Who’s mining the store? 9 top takeaways, legislative recommendations, and some straight talk for industry from the FTC’s data broker report

Type “big data” into a search engine and you’ll get more than 300 million results.  Consider the amount of personal information actually in the hands of data brokers and add a string of zeroes to that.  There are lots of valid purposes for using that data – verifying identity and detecting fraud, to name just two – but let’s face it:  It’s an industry that operates primarily behind closed doors.  To shed light on what’s going on,

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When privacy promises head to bankruptcy court

So a company is going great guns and collects massive amounts of personal information from consumers with the express promise it won’t share it with third parties.  Stuff happens and the company finds itself in Bankruptcy Court.  If you followed the FTC action in Toysmart or read the letters regarding Borders and

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Once more into the breach: What eBay buyers and sellers need to know

As news about the eBay hack hits the media, you may be wondering what you can do to protect yourself from fraud.  If your small business has a presence on eBay – or even if you’re just an occasional buyer or seller – consider taking these six steps.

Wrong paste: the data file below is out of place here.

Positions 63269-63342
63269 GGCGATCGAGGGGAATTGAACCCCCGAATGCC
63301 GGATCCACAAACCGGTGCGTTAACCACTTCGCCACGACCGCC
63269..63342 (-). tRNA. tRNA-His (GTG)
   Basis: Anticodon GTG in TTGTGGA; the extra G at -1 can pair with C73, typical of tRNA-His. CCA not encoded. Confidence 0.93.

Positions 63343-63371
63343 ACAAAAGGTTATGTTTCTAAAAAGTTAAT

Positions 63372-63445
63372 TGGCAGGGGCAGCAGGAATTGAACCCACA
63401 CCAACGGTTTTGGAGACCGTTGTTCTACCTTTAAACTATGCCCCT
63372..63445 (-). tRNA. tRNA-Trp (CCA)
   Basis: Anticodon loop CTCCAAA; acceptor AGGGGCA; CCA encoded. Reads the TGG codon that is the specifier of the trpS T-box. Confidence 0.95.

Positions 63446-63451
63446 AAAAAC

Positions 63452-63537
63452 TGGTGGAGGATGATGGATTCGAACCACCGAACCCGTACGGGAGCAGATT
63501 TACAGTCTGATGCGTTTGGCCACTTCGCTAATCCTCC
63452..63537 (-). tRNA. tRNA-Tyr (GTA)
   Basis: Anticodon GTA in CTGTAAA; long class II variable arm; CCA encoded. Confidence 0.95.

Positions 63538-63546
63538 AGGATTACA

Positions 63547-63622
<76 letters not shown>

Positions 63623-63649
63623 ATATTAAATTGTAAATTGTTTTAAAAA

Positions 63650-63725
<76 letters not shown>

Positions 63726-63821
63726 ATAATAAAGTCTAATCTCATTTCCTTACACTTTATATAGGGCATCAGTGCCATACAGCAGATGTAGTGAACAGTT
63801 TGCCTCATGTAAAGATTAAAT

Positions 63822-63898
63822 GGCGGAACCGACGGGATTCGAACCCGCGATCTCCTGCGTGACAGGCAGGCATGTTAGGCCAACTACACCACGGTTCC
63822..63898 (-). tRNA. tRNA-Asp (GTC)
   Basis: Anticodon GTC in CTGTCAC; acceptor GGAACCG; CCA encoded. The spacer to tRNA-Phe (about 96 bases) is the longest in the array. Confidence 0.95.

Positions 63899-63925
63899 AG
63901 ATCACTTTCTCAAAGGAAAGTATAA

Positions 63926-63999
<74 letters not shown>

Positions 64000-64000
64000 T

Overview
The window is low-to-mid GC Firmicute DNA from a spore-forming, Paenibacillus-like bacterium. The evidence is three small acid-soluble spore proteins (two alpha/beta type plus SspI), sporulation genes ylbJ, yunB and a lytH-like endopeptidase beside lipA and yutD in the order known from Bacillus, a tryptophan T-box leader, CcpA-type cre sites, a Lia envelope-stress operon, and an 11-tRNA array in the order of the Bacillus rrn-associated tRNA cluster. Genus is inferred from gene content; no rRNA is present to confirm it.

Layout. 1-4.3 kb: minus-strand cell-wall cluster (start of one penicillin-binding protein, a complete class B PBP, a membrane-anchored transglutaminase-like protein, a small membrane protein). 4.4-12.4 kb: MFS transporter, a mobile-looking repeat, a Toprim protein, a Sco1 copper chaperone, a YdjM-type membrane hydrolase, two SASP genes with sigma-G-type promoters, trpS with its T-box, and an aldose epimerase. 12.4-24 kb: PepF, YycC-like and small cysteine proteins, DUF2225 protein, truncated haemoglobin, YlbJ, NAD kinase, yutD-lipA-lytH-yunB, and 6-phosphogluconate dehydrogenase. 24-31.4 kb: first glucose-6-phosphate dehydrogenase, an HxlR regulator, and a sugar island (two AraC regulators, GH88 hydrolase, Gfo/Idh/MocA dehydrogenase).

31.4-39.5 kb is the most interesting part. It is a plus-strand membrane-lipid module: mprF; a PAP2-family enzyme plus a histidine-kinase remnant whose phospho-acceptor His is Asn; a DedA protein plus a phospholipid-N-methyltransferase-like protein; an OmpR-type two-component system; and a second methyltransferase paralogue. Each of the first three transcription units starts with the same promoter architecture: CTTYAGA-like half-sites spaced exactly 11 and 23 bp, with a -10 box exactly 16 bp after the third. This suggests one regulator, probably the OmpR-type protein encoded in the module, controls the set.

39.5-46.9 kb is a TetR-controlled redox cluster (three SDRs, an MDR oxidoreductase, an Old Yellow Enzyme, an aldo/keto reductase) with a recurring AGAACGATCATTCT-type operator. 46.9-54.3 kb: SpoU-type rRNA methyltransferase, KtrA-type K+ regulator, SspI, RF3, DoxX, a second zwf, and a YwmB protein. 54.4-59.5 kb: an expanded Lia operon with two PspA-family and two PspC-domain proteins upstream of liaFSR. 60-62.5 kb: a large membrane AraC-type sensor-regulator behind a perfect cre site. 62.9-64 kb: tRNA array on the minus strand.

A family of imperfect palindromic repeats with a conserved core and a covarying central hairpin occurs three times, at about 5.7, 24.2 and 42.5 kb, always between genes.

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What’s a 4-letter word for “FTC advice for derelict debt collectors”?

We like solving puzzles – from crosswords and anagrams to that byzantine conspiracy wall constructed by Claire Danes' character on "Homeland."  So it doesn't faze FTC staff when companies use complicated corporate structures to hide what they're up to.  Those skills came in handy in unraveling how debt collector Asset & Capital Management Group and its host of related businesses were violating Section 5 of the FTC Act and the Fair Debt Collection Practices Act.  The prize for untangling this puzzle:

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Not another lawyer joke

We try to keep a sense of humor about lawyer jokes, but given the harm to consumers, it's no laughing matter when debt collectors mimic attorneys.  The Fair Debt Collection Practices Act and the FTC Act establish that it's illegal for debt collectors to falsely claim to be attorneys or to suggest a bogus connection to law enforcement.  An FTC settlement with an outfit called Goldman Schwartz and related companies puts the whole kit and

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